Vatican media advisor: Benedict "very relieved" by retirement decision

(CBS News) The resignation of Pope Benedict XVI is an almost unprecedented event for the Catholic Church -- by Thursday evening, the pontiff will become the first pope to resign from the papacy in nearly 600 years.

Vatican media advisor Greg Burke explained Thursday on "CBS This Morning" that after the pope officially resigns this evening (2 p.m. Eastern), the cardinals will meet and "make a decision whether or not they will move the conclave up." The conclave to select Benedict's successor is required to begin by March 15, but the cardinals are expected to move it up as early as March 10.

Georgetown College dean and theology professor Chester Gillis added that factors in deciding the new pope will go beyond simply "age or geography."

"There are certain requisite skills," Gillis said before outlining some likely priorities for the voting cardinals.

"One is management skills... [and] linguistic skills... a person has to be fluent in Italian and English, minimally, to be able to run such an international organization." Gillis added that spirituality will be factor and explained that "some cardinals" have a deeper spirituality than others and it's evident to them." Lastly, Gillis said they will seek to appoint a new pope with a distinct "theological disposition...[a] relatively conservative one, with this group of cardinals, so that there's continuity between the last two popes and this pope."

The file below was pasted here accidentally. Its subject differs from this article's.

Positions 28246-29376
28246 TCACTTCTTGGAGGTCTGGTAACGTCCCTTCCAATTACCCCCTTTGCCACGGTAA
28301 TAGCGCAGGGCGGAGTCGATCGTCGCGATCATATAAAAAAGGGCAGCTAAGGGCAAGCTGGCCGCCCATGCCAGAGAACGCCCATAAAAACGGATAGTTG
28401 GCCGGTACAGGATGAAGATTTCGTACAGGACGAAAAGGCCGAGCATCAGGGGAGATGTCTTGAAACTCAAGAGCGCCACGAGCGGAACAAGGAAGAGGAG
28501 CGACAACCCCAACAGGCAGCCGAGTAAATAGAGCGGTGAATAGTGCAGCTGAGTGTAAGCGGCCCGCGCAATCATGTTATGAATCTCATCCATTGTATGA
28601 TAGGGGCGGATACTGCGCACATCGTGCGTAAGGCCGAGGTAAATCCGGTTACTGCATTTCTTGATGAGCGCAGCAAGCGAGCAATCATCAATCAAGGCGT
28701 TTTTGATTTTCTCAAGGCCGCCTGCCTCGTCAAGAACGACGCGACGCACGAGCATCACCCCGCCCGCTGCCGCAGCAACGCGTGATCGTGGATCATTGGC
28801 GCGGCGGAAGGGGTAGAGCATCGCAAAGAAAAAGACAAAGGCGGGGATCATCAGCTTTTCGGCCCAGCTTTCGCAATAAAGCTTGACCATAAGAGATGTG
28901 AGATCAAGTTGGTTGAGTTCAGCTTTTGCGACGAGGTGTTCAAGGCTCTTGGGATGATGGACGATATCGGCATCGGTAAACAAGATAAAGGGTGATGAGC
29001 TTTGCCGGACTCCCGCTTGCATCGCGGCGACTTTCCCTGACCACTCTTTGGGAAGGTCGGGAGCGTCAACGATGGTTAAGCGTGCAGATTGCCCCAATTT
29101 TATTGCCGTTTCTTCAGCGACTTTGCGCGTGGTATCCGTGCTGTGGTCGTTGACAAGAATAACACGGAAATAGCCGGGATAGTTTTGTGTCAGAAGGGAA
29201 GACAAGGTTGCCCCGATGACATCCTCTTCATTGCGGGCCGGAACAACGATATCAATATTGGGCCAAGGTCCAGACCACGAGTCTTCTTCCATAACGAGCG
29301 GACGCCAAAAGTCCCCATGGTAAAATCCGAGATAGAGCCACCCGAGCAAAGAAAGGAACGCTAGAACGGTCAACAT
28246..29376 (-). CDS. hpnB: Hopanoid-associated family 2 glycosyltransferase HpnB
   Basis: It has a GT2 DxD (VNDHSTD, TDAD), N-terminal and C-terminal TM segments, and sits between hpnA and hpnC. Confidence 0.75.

Gillis rejected concerns that Benedict will remained involved in the Vatican after the new pope has been selected, saying, "I don't think he'll have influence over the new pope. He's made that very clear."

Still, Gillis admitted that exactly what role the Pope Emeritus -- as Benedict has decided to be called in retirement -- will play in the Vatican is somewhat unclear. "Everything about this is unprecedented and they're somewhat making it up as they go along," he said before adding, "there are no rules for this."

Burke added that Benedict "is very relieved" and "calmer than he has ever been with his decision" as he moves toward retirement.

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